Miria had tried as much as she could to send some money home from time to time. When she failed to send some she kept quiet for months. This is when jajja knew that things were not going easy for her little girl. In the quiet of her little house she worried. In her worry she whispered prayer over her. Many times she spoke to Miria like she were right in front of her; telling her that her legs were not as strong as they used to be or how she remembers Miria was born in the month of the grasshoppers deep in the night. Jajja missed Miria. But for Namisango, Miria was a face she couldn’t recall too well. There was only one picture of Miria that Jajja had. While they sat by the fire that evening, jajja pulled out the picture to show Namisango how much she resembled her Miria, her mother. This time around it angered Namisango. Where was she if she cared so much? But she didn’t dare express this to jajja. Night time was starting to fall.
No one was ready for what the tide would bring in early the following morning. Namisango was up to her usual mischief. She had developed a liking for Kiwanuka, the neighbour’s son. She did not quite understand why she felt the need to see him at least twice a day but later she’d understand what he meant every time he searching scratched the center of her palm. Other than that he was good company. He rode her on his bicycle whenever they were together. One day he asked her if he could touch her breasts and feel what they were like. She was hesitant to let him do this. Jajja had told her countless folk tales like Nsangi that she knew were an initiation into puberty. Her breasts barely hang from her chest but they pointed the way for all to see. The day Kiwanuka asked her it both scared her and excited her.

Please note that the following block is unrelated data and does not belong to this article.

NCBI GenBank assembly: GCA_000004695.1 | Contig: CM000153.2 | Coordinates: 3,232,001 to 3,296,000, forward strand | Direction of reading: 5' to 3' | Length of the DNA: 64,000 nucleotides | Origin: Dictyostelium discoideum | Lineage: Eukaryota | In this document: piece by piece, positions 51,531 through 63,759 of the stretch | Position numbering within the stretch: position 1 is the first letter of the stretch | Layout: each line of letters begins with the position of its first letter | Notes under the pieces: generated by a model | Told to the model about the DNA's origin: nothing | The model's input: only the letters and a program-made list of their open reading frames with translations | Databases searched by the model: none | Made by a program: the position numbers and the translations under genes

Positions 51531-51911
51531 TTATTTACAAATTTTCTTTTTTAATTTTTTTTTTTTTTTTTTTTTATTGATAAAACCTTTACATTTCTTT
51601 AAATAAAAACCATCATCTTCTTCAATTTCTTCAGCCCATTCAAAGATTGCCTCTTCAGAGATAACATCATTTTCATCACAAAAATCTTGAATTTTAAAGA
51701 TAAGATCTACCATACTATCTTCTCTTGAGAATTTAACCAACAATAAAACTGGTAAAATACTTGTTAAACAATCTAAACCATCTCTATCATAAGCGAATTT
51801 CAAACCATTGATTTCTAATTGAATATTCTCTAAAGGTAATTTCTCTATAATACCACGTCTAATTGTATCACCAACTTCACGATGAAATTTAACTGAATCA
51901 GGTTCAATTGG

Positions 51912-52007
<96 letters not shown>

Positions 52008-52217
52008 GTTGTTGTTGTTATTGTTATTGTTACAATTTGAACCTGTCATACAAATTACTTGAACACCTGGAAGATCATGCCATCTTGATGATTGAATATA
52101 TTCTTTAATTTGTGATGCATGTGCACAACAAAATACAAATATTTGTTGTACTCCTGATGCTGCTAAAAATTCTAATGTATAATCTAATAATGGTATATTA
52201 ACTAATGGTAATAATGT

She knew it was wrong, but she let him do it anyways. It created awkwardness in their friendship but they found a way of getting passed it and continuing on. She was starting to like him more than she did a month ago.
Miria slowly strolled into the compound carrying a bag on her back. She must have heard grandmothers cries the day before beckoning her home. She looked tired even though it was only eleven that morning. Her footsteps led her into her mother’s small hut. She dropped to her knees and greeted her mother with elaborate salutations. Jajja was not her usual self. Miria could tell. Life had gone by so fast these past five years she had not had a chance to come home to check on her. The guilt ate through her gut and made her eyes burn with tears.
The rumour of her mother’s return found Namisango playing with her classmates at the village square. As she walked home she thought about what she would say to Miria. Would she have the courage to tell her how hurt she was? Or maybe she should be meek and respectful like jajja had always taught her to be.